Posts Tagged DLPFC

[ARTICLE] Transcranial Direct Current Stimulation Modulates Neuronal Activity and Learning in Pilot Training – Full Text HTML

Skill acquisition requires distributed learning both within (online) and across (offline) days to consolidate experiences into newly learned abilities. In particular, piloting an aircraft requires skills developed from extensive training and practice. Here, we tested the hypothesis that transcranial direct current stimulation (tDCS) can modulate neuronal function to improve skill learning and performance during flight simulator training of aircraft landing procedures.

Thirty-two right-handed participants consented to participate in four consecutive daily sessions of flight simulation training and received sham or anodal high-definition-tDCS to the right dorsolateral prefrontal cortex (DLPFC) or left motor cortex (M1) in a randomized, double-blind experiment. Continuous electroencephalography (EEG) and functional near infrared spectroscopy (fNIRS) were collected during flight simulation, n-back working memory, and resting-state assessments. tDCS of the right DLPFC increased midline-frontal theta-band activity in flight and n-back working memory training, confirming tDCS-related modulation of brain processes involved in executive function. This modulation corresponded to a significantly different online and offline learning rates for working memory accuracy and decreased inter-subject behavioral variability in flight and n-back tasks in the DLPFC stimulation group. Additionally, tDCS of left M1 increased parietal alpha power during flight tasks and tDCS to the right DLPFC increased midline frontal theta-band power during n-back and flight tasks.

These results demonstrate a modulation of group variance in skill acquisition through an increasing in learned skill consistency in cognitive and real-world tasks with tDCS. Further, tDCS performance improvements corresponded to changes in electrophysiological and blood-oxygenation activity of the DLPFC and motor cortices, providing a stronger link between modulated neuronal function and behavior.

Continue —> Frontiers | Transcranial Direct Current Stimulation Modulates Neuronal Activity and Learning in Pilot Training | Frontiers in Human Neuroscience

Figure 1. Experimental design. (A) Experiment timeline depicting the relative timing of each task (see Table 1 for descriptions of each task). The N-Back and Easy Landing tasks are highlighted, and the duration of tDCS is depicted in red. (B) An example of 6 trials of the N-Back task is shown. 1-back orientation and location match trials are highlighted in yellow. (C) The flight simulator, neuroimaging (EEG and FNIRS) and tDCS setup is shown with on a subject (1). Flight simulator equipment includes three-panel display, a radio panel (2), an instrument panel (3) with (from left to right) compass, altimeter, airspeed indicator, vertical speed indicator, and turn/slip indicator, a multi-panel (4) with (from left to right) autopilot settings, auto throttle switch, flaps switch, and elevator trim wheel, yoke (5), and throttle quadrant system (6). (D) Autopilot flight path for the Easy Landing task is shown in 3 dimensions, color-coded by vertical speed. Screenshots for initial descent, approach, and landing are also shown.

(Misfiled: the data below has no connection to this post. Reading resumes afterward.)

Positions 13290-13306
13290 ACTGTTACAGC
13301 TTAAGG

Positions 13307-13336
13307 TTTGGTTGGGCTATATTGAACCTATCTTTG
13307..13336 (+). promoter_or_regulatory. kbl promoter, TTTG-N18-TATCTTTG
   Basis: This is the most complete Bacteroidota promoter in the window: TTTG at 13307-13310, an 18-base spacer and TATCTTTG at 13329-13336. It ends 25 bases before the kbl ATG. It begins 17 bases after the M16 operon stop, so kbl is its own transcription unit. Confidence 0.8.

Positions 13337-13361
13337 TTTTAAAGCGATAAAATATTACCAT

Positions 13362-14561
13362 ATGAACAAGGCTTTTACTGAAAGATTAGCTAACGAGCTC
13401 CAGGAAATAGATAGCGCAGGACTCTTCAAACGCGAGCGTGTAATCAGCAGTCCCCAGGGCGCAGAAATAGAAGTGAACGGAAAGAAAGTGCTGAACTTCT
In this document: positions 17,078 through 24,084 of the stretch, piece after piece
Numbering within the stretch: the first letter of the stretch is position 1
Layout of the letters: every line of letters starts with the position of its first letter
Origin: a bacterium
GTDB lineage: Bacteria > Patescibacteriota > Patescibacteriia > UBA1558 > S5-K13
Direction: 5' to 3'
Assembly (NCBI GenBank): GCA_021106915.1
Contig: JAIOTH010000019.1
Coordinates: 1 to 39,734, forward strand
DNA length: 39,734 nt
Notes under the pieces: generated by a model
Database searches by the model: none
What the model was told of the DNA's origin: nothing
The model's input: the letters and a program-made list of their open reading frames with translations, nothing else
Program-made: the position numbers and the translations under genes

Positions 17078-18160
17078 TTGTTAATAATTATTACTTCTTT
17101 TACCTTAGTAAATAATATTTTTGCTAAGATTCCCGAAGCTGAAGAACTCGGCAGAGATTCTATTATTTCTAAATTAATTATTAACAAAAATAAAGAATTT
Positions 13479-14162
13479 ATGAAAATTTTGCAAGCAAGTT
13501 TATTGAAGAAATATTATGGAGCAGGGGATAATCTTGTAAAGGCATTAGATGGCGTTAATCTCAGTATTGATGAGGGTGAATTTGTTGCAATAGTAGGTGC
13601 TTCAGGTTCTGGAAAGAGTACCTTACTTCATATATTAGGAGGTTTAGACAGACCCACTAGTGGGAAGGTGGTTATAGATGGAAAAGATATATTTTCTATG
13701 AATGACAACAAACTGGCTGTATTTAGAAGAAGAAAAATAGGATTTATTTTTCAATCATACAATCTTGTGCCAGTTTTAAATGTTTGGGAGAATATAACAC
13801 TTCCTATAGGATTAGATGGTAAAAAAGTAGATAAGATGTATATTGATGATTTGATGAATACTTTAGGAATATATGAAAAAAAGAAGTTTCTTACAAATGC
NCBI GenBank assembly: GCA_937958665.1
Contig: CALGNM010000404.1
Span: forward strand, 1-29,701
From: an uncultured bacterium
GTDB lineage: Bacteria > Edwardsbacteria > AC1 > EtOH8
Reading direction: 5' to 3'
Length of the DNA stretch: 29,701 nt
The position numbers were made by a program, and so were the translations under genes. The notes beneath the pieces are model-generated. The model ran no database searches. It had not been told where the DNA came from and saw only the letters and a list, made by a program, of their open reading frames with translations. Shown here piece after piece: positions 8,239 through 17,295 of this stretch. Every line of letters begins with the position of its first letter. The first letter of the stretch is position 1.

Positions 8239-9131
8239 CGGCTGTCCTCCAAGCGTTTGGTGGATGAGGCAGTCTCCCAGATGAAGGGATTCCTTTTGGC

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[WEB SITE] Magstim’s Repetitive Transcranial Magnetic Stimulation Therapy System FDA Cleared to Fight Major Depression (VIDEO)


The FDA awarded Magstim, a Carmarthenshire, Wales firm, clearance to bring to market the company’s Magstim Rapid2 rTMS (repetitive Transcranial Magnetic Stimulation) Therapy System. The system is indicated to treat drug resistant major depressive disorder in an outpatient setting.

The Magstim Rapid2 has been available to researchers in fields such as cognitive neuroscience, neurophysiology, and rehabilitation. Now the magnetic stimulator will be available in the U.S. as a clinical product.

It’s intended to target the dorsolateral left pre-frontal cortex (DLPFC), a region of the brain that sees reduced blood flow in patients with serious depression. When magnetically stimulated, blood flow tends to increase, improving mood and reducing symptoms of the depression.

Here’s Robin Davies, the CEO of Magstim, talking about the Rapid2 rTMS system:

via Magstim’s Repetitive Transcranial Magnetic Stimulation Therapy System FDA Cleared to Fight Major Depression (VIDEO).

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